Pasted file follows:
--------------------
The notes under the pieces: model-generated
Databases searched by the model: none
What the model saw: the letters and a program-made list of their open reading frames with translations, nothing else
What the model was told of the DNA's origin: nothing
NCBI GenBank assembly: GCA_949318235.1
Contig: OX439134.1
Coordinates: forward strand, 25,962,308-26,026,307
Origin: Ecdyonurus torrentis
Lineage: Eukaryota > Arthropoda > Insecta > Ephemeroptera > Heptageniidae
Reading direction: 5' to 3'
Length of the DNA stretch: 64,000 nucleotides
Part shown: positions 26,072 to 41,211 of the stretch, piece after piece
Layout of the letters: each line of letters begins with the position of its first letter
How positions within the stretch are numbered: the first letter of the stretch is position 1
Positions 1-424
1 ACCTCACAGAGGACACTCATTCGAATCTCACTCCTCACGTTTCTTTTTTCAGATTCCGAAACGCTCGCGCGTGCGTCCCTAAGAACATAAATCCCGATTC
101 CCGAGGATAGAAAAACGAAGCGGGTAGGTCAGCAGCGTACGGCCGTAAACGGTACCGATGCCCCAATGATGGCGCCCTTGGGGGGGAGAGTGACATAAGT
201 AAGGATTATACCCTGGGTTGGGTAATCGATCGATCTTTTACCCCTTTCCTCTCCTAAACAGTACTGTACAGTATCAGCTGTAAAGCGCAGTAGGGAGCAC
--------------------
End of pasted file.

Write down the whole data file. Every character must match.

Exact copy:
The notes under the pieces: model-generated
Databases searched by the model: none
What the model saw: the letters and a program-made list of their open reading frames with translations, nothing else
What the model was told of the DNA's origin: nothing
NCBI GenBank assembly: GCA_949318235.1
Contig: OX439134.1
Coordinates: forward strand, 25,962,308-26,026,307
Origin: Ecdyonurus torrentis
Lineage: Eukaryota > Arthropoda > Insecta > Ephemeroptera > Heptageniidae
Reading direction: 5' to 3'
Length of the DNA stretch: 64,000 nucleotides
Part shown: positions 26,072 to 41,211 of the stretch, piece after piece
Layout of the letters: each line of letters begins with the position of its first letter
How positions within the stretch are numbered: the first letter of the stretch is position 1
Positions 1-424
1 ACCTCACAGAGGACACTCATTCGAATCTCACTCCTCACGTTTCTTTTTTCAGATTCCGAAACGCTCGCGCGTGCGTCCCTAAGAACATAAATCCCGATTC
101 CCGAGGATAGAAAAACGAAGCGGGTAGGTCAGCAGCGTACGGCCGTAAACGGTACCGATGCCCCAATGATGGCGCCCTTGGGGGGGAGAGTGACATAAGT
201 AAGGATTATACCCTGGGTTGGGTAATCGATCGATCTTTTACCCCTTTCCTCTCCTAAACAGTACTGTACAGTATCAGCTGTAAAGCGCAGTAGGGAGCAC